We celebrated the start of London Design Festival with tea and itty bitty cupcakes at British textile and surface designer Ella Doran's shop in East London. She is hosting There's No Place Like Home, an exhibition and auction of artist-designed placements to benefit Shelter, a British charity working with homelessness. Doran has invited 23 designers and illustrators to each create a series of placemats that have been available in a silent auction in the shop since the opening on Saturday. Online bidding will also be possible as of this week.
The artists include: Paul Bommer, James Brown, Amy Cushing, Anthony Dickens, Ella Doran, Chris Eckersley, Sharon Elphick, Michelle Grabner, Katy Hackney, Jason Hart, Matthew Hilton, Dan Holliday, Melodie Holliday, Inkie, Kim Jenkins, Michael Marriott, Peter McDonald, Sue Parker, Martin Parr, Rob Ryan, Zakee Shariff, Andrew Stafford, Dandy Star and Sparks Studio.
In her own work, Doran creates interiors products with an unusual twist, superimposing photographic imagery on everyday household objects, including placemats, coasters, wall coverings, tableware and stationary. In fact, some of her placemats look slightly more delicious the food itself.
The studio will also be unveiling new products at Designersblock, a showcase for young and established designers alongside the 100% Design trade fair, at Earl's Court later this week. We caught up with Doran, who told us a bit about the background of There's No Place Like Home, as well as her own focus as a designer.
What is the background for the exhibition?
The background to the exhibition is that we are now producing these mats in small 'cottage industry' style production in our studio, which is a different angle to most of what we do, producing from Europe to the far east. We wanted to celebrate this and raise some money for a very worthy cause, especially during the Design Festival when we celebrating our interiors, etc!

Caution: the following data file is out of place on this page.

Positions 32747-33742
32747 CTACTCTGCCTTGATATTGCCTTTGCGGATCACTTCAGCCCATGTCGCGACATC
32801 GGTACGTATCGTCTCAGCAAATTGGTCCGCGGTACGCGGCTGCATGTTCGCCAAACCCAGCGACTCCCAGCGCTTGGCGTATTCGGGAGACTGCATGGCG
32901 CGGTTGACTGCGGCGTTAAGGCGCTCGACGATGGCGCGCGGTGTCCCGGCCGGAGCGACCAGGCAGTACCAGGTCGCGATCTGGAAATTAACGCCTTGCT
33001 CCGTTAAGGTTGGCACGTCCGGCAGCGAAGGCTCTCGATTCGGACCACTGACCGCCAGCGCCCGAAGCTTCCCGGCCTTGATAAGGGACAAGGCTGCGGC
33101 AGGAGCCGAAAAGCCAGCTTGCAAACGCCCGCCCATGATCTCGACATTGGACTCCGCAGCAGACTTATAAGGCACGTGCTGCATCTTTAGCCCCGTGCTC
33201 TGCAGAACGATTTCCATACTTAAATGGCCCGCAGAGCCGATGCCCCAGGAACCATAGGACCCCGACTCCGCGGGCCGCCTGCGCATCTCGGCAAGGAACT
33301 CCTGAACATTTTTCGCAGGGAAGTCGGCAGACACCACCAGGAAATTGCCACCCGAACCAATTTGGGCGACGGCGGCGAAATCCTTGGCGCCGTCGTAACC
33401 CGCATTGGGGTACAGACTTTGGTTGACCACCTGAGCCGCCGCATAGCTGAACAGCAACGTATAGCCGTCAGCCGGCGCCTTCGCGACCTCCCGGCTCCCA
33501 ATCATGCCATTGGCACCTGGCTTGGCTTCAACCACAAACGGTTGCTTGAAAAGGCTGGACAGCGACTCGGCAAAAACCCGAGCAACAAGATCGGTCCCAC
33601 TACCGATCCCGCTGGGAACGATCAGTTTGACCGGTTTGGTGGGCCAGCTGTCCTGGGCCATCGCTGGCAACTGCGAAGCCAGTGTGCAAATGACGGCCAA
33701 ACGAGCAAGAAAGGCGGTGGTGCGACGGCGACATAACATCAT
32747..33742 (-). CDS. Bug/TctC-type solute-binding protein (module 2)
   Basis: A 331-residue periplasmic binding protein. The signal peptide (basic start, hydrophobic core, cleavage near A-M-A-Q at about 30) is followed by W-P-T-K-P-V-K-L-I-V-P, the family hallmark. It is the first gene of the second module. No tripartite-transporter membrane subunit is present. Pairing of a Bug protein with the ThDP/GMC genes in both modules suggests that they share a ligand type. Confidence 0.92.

How does this tie into your own work?
My interest has always stemmed from wanting to understand the process and to work from idea to finished product, not just the starting point which so many textile designers have to do.
You were educated as a textile designer. Do you take your own pictures?
Yes, I do take all my own images. I am a trained textile designer who finds inspiration around every corner with my camera! I started using images directly once I realized the capabilities of the production processes and applications.
What techniques due you use to superimpose the images on the objects?
We use lots of different techniques; on the mats it is a sublimation process, other designs like textile fabrics and wallpapers vary from digital processes to four-color film. All of my designs now involve the computer from the photographic starting point to making a design seamlessly repeat.